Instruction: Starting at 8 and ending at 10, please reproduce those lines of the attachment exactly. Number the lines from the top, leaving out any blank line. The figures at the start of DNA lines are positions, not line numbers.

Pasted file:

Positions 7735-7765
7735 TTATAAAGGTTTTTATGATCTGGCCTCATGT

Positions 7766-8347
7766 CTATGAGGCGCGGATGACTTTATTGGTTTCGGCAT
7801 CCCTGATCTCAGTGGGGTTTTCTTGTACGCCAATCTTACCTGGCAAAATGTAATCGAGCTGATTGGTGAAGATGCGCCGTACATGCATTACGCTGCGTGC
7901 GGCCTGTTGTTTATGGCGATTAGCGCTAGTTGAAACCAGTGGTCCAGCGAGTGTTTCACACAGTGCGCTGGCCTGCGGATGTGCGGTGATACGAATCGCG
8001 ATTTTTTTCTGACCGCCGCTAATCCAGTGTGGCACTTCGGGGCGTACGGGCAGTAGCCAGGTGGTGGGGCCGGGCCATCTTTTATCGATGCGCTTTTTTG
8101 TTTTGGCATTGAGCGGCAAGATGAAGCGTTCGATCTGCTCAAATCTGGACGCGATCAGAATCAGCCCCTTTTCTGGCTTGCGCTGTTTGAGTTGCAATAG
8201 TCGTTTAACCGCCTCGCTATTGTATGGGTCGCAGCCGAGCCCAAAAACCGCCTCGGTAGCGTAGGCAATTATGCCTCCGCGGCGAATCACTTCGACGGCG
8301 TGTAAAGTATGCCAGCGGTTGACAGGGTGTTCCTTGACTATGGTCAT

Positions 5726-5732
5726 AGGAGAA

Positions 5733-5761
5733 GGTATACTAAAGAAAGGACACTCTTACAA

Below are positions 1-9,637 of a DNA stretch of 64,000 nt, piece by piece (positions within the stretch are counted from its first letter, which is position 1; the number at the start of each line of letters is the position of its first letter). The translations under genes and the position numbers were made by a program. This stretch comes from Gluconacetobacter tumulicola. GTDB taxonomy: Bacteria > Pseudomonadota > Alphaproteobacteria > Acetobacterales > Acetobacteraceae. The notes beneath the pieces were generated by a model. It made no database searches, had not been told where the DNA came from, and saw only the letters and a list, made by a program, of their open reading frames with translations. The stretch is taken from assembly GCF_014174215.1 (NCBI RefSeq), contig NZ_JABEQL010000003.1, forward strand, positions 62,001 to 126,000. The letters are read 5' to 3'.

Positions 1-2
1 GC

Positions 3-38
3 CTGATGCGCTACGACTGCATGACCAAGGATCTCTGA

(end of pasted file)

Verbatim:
8101 TTTTGGCATTGAGCGGCAAGATGAAGCGTTCGATCTGCTCAAATCTGGACGCGATCAGAATCAGCCCCTTTTCTGGCTTGCGCTGTTTGAGTTGCAATAG
8201 TCGTTTAACCGCCTCGCTATTGTATGGGTCGCAGCCGAGCCCAAAAACCGCCTCGGTAGCGTAGGCAATTATGCCTCCGCGGCGAATCACTTCGACGGCG
8301 TGTAAAGTATGCCAGCGGTTGACAGGGTGTTCCTTGACTATGGTCAT